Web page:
As a special education leader, it is crucial that you have a process by which you regularly evaluate what is working well and what is not. This important process is about achieving and sustaining success, a process that consists of components that can be replicated. Sustaining whole system change in education requires leaders at various levels of the organization engaging in collaborative conversations, designing innovative and meaningful programs, and having the ability to manage outcomes. For this Discussion, you will evaluate components of sustainability and apply those skills in analyzing the two Sustainability Scenarios. As a leader in the field of special education, how will you create an effective model of measuring sustainability?
- Review the articles on sustainability. Make notes of components of sustainability identified in successful districts.
- Review the McIntosh et al. article. Reflect on the four factors contributing to sustainability.
- Reflect on the Ontario Reform Strategy in Chapter 5 of the Fullan and Quinn text, concentrating on special education aspects.
- Read The Components of Sustainability provided in the Module Resources. Focus on components of sustainability evident in both districts. Consider other aspects of the Coherence Framework that support sustainability.
- Identify five additional scholarly sources that would support your position on components of sustainability.
Your analysis of effective components of sustainability identified through your research and module resources. Based on the components chosen, identify components of sustainability evident in both districts. Which components of sustainability might be missing in the unsuccessful district? Compare and contrast any notable differences as they relate to sustaining and achieving success. Explain which components of the coherence framework are evident at Kristi’s site as opposed to Jenny’s. How do these factors impact the components of sustainability? Explain your answer. Include at least five scholarly resources to support your position.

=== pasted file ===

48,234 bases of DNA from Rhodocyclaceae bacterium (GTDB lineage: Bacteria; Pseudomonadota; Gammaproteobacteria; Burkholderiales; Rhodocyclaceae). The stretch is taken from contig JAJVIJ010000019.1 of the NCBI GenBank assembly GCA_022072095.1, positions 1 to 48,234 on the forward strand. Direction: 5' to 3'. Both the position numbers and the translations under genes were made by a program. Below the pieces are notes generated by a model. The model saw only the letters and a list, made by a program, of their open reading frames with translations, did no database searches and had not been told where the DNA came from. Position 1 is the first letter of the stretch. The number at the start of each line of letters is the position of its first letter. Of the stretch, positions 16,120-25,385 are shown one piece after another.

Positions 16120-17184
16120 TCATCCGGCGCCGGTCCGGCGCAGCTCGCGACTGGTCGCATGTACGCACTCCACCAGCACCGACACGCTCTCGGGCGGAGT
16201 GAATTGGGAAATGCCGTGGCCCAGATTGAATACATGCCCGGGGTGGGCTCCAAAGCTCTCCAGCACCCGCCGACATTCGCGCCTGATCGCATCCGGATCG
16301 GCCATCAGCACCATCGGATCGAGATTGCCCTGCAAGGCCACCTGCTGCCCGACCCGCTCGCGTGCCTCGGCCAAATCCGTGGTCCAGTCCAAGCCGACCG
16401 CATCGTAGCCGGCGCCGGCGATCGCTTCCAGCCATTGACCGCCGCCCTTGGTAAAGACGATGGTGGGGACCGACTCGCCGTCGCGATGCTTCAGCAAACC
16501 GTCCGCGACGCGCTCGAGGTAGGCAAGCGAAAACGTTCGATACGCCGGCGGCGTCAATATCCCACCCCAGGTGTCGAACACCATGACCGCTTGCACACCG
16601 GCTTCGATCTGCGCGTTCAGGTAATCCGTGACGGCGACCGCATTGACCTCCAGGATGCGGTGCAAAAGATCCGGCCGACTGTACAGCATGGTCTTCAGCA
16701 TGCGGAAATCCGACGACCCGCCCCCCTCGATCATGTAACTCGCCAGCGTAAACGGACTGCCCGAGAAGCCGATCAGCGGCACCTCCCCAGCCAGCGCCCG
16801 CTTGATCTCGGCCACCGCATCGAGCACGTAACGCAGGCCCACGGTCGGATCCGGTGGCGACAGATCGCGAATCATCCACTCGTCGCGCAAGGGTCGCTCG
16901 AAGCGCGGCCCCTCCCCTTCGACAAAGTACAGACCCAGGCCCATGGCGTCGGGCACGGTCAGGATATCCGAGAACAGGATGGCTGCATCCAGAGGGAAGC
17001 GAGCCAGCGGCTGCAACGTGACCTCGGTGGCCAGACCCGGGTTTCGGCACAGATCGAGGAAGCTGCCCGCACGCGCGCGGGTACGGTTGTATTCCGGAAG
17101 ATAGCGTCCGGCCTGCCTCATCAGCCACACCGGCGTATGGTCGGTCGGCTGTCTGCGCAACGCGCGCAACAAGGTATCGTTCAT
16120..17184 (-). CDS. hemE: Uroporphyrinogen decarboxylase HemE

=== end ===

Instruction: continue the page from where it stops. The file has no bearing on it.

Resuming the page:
Fullan, M., & Quinn, J. (2016). Coherence: The right drivers in action for schools, districts, and systems. Thousand Oaks, CA: Corwin.
· Chapter 6, “Leading for Coherence” (pp. 127–138)
Peurach, D. J., Lenhoff, S. W., & Glazer, J. L. (2016). Large-scale high school reform through school improvement networks: Exploring possibilities for “Developmental Evaluation.” Teachers College Record, 118(13).
Large-Scale High School Reform Through School Improvement Networks: Exploring Possibilities for “Developmental Evaluation” by Peurach, D.; Lenhoff, S.; Glazer, J., in Teachers College Record, Vol. 118/Issue 3. Copyright 2016 by Teachers College Record. Reprinted by permission of Teachers College Record via the Copyright Clearance Center.
Hedegaard-Sorenson, L. & Tetler, S. (2016). Evaluating the Quality of Learning Environments and Teaching Practice in Special Schools. European Journal of Special Needs Education, 31(2), 264-278. DOI: 10.1080/08856257.2016.1141524
McIntosh, K., MacKay, L. D., Hume, A. E., Doolittle, J., Vincent, C. G., Horner, R. H., & Ervin, R. A.(2011). Development and initial validation of a measure to assess factors related to sustainability of school-wide positive behavior support. Journal of Positive Behavior Interventions, 13(4), 208–218. doi:10.1177/1098300710385348